The Chicago nursing home attorneys at our firm are intimately familiar with the licensure requirements for long-term care facilities in our state. In order to ensure those who manage these facilities are capable of providing the services that seniors need, facilities are forced to be licensed by the appropriate state agency. It is illegal for these homes to operate without the license. Therefore, one way that state regulators are capable of preventing Illinois nursing home neglect is by revoking the license of facilities that are chronically unable to provide appropriate care.
In many cases, a serious incident-involving injury or death to a resident-prompts both the loss of a license and a civil lawsuit alleging Illinois nursing home neglect.
Personal Care Homes
However, as an Atlanta Journal-Constitution story this week discusses, some unscrupulous individuals seek to capitalize on the need for long-term care for seniors and the disabled without going through the proper licensure requirements. Across the country there are continued problems with vulnerable adults facing abuse and neglect in unlicensed facilities. As a result of their status, it sometimes remains difficult for state officials to find, inspect, or force the closure of these facilities. They are usually referred to as “personal care homes.”
These homes usually provide no medical care. Instead they claim only to offer lodging, meals, and help with any number of other tasks, like grooming, bathing, and medication management. The homes are often nestled inside regular neighborhoods, undistinguishable from single family houses on the same street.
Many horror stories have been shared by individuals who escaped these homes and their loved ones. The article explained how residents have been beaten with belts, burned, locked in basements, and denied use of proper restroom facilities. Many of the residents had their public assistance stolen by the caregivers who were using them solely to make a profit.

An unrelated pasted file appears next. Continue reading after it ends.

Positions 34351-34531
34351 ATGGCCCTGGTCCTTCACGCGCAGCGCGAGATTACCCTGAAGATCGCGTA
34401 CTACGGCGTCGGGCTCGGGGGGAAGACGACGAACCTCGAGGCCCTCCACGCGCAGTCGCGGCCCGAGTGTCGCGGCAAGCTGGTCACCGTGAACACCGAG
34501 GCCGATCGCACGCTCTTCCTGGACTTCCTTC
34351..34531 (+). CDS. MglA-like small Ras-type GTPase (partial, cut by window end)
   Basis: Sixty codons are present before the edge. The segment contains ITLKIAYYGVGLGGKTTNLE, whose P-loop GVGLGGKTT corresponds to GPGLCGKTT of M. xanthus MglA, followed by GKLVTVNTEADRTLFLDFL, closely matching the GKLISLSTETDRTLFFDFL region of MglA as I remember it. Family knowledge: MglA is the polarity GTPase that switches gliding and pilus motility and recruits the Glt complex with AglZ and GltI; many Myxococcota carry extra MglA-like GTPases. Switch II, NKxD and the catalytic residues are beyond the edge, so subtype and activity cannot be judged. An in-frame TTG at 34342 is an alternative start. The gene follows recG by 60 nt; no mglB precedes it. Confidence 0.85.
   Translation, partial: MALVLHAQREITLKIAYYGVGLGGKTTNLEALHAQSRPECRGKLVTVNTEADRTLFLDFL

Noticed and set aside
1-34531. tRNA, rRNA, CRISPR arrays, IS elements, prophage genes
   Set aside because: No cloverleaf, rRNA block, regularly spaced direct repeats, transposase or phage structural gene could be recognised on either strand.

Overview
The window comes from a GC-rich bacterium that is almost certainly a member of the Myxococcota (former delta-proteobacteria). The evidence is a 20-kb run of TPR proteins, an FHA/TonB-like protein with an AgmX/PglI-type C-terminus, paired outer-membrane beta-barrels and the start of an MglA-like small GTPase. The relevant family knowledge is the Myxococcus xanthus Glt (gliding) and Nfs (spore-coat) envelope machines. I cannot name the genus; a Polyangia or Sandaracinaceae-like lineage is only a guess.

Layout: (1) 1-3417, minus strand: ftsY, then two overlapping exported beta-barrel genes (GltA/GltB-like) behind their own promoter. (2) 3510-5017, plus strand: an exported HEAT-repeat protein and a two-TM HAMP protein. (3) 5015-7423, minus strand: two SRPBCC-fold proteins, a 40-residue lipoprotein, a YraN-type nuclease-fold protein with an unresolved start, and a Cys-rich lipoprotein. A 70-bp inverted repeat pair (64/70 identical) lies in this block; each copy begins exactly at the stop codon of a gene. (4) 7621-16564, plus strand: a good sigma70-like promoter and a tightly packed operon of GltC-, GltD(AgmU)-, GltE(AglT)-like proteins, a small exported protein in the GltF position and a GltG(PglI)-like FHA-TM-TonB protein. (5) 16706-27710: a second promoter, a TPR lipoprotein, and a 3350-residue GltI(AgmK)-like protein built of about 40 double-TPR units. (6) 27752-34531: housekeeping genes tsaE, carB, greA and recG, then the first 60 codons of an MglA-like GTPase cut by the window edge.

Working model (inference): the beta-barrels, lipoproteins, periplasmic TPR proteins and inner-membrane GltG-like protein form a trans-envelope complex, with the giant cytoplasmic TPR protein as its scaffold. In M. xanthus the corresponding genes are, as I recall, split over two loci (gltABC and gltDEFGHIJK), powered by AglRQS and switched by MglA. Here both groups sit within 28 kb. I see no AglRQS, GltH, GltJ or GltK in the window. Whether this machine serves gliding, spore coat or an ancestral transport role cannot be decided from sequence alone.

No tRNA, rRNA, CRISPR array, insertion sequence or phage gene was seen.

Our elder abuse attorneys understand that these unlicensed facilities take many forms. Because of the owners disregard for applicable laws, the level of care at these homes is almost inherently sub-par. They operate outside of the law and have no problems disregarding basic standards of health and decency. The co-director of the National Center on Elder Abuse explained that, “This is an underground gray economy. These can be some of the most invisible citizens.”
Many states have problems with these facilities because they lacked the ability to do anything other than shut down the home. Each state has different laws regarding the criminality of running a personal care home without a license. When law enforcement agents shut down the home, the owners often just moved elsewhere and then open up again. Obviously there must be actual sanctions against this sort of conduct so that these negligent caregivers are not allowed to keep moving one step ahead of the law.
However, many elder care observers are concerned that, no matter what the law in the state, there is a woeful lack of enforcement resources. Even if the law criminalizes this conduct, threatening owners with hefty fines and jail time, there will be no effect if law enforcement officers cannot identify these facilities in the first place.
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